Maputo (AIM-New Ziana) –Italy is pursuing a raft of natural gas deals in Africa as it seeks to cut dependence on Russia, a move likely to ruffle some feathers as European partners vie to do the same following Moscow’s invasion of Ukraine in February this year.
Italian Prime Minister Mario Draghi Draghi had planned to travel to Angola and the Republic of Congo this week to pursue further supplies after recently striking agreements with Algeria and Egypt.
He cancelled the trip to central and southern Africa on Monday after testing positive for Covid-19.
Draghi, 74, who is “asymptomatic,” will be replaced by Foreign Minister Luigi Di Maio and Minister in charge of Ecological Transition, Roberto Cingolani.
His trip had been expected to unsettle his European allies, some of who are pushing to centralize gas-purchase negotiations at the EU level.
Germany, which relies on Russia for 40 percent of its gas imports, is creating its own LNG infrastructure while others, from France to Croatia, plan to build or expand import terminals with the United States also agreeing to boost shipments to the bloc.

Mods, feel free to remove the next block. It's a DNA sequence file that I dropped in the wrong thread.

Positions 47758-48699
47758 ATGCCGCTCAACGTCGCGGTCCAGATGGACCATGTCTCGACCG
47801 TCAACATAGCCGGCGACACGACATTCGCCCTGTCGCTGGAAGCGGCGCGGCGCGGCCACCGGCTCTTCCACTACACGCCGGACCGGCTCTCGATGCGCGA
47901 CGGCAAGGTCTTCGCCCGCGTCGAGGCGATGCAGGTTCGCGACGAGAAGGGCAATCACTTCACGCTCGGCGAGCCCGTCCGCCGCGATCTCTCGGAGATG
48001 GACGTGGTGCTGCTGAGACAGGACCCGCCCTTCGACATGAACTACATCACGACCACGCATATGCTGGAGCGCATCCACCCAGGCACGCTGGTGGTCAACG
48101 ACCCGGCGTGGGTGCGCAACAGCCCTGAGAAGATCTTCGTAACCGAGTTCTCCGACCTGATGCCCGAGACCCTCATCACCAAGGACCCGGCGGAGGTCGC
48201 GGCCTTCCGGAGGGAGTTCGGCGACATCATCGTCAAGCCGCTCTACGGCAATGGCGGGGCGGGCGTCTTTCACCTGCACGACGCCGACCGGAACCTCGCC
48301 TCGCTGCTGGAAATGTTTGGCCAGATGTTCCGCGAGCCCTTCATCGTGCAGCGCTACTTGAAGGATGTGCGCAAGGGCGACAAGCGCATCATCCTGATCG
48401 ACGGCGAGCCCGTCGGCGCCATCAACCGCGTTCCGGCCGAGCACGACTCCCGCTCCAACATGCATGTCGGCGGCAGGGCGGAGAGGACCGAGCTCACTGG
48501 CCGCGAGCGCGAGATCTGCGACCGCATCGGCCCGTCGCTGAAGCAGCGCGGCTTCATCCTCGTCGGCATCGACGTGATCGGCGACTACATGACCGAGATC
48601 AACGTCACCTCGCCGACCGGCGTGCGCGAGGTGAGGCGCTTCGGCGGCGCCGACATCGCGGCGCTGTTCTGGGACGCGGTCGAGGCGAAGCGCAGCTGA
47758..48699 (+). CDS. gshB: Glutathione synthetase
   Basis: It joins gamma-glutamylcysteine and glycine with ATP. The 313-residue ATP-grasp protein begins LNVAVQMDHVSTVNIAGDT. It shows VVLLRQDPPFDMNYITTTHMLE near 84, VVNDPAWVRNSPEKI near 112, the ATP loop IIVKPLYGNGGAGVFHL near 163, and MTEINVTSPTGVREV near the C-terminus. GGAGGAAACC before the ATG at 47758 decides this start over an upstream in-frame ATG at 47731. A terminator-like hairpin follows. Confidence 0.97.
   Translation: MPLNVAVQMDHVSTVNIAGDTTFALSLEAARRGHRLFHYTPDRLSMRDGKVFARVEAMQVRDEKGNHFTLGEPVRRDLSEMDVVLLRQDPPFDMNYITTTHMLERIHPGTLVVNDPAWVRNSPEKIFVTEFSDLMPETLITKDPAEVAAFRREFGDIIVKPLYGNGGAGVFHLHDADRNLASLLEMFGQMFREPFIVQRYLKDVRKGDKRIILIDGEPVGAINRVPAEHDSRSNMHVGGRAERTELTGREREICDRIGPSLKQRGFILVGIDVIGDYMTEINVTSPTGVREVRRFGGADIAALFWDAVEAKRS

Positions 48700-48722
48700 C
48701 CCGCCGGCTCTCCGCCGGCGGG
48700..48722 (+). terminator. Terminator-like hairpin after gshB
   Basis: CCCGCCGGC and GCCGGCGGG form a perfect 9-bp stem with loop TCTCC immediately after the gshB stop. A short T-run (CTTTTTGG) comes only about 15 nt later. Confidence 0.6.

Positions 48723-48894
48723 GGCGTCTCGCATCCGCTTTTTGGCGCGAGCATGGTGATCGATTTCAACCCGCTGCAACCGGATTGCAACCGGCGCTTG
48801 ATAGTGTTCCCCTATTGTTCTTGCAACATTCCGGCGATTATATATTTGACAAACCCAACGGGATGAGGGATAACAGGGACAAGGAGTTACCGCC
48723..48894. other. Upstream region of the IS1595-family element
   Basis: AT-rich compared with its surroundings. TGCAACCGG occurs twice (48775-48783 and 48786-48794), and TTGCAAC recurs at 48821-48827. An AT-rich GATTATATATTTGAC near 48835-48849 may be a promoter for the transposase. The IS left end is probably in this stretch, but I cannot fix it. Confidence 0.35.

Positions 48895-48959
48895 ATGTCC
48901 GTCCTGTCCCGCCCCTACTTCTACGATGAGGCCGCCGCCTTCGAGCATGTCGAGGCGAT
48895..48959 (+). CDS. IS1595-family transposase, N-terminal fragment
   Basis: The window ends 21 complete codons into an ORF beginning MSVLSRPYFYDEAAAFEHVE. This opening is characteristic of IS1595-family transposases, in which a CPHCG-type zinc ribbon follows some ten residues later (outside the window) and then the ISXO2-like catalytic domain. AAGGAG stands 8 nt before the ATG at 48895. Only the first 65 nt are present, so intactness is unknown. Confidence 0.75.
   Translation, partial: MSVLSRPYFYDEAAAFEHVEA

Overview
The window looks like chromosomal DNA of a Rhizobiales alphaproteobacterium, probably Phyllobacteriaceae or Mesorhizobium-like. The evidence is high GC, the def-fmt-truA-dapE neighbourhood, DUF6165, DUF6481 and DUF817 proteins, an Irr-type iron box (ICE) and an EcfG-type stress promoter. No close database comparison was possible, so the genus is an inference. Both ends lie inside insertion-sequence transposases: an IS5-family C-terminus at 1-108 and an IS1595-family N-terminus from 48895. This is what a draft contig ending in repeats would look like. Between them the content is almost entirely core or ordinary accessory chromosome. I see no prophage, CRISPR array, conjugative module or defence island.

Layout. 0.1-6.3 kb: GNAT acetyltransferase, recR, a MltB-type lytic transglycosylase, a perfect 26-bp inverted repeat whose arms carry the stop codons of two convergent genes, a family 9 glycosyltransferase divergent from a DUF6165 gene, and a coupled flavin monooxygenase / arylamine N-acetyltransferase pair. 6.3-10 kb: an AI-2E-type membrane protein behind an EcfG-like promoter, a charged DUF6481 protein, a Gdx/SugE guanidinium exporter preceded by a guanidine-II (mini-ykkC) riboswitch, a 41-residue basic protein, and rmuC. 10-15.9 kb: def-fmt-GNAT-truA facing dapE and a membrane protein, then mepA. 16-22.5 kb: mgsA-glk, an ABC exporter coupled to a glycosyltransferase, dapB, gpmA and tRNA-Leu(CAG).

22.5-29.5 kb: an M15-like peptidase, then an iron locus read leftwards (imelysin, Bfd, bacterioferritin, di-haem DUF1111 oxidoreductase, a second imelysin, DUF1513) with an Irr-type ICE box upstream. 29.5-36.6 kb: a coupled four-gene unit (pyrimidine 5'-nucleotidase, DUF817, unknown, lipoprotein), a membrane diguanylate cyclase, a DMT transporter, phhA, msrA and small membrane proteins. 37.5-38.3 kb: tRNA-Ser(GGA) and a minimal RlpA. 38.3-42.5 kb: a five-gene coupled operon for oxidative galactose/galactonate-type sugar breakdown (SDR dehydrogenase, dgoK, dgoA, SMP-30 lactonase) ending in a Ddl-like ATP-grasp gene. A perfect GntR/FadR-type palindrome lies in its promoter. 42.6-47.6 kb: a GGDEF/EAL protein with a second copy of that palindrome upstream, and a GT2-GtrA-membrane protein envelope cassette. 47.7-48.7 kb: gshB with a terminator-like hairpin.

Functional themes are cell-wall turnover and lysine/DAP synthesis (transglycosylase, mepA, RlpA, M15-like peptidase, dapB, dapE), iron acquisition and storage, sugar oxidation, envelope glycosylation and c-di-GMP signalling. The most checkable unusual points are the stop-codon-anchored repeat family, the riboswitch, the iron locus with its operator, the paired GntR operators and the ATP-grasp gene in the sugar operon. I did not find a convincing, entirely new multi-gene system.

Potential deals in the Republic of Congo and Angola could bring Italy an additional 5 billion cubic metres and 1.5 billion cubic metres a year respectively, sources familiar with the matter said.
Together with the extra volume it secured from Algeria, which would replace more than half the amount it gets from Russia as early as next year.
Italy currently gets about 40 percent of its gas from Russia, and Draghi, together with local energy giant Eni SpA, have sought alternative sources since Russia invaded Ukraine in February this year.
With Eni already present in more than a dozen countries in Africa, the continent is an attractive option although the Italian leader’s energy diplomacy is causing some anxiety among European Union allies.
The Algeria deal stoked concerns in Spain that its own access to the country’s gas could be affected, prompting talks between Rome and Madrid.
“It’s really important that the EU sticks together at the moment, that’s essential,” said Oliver Sartor, senior industry adviser at think tank Agora Energiewende.
“There are some countries that are more exposed than others, so it’s normal that they would look to protect themselves. But there’s a higher priority here.”
Draghi’s trip had been expected to be followed by another one to Mozambique, though plans had not been confirmed.
Gas discoveries off the northern Mozambican coast have attracted international operators, including Eni, to its waters.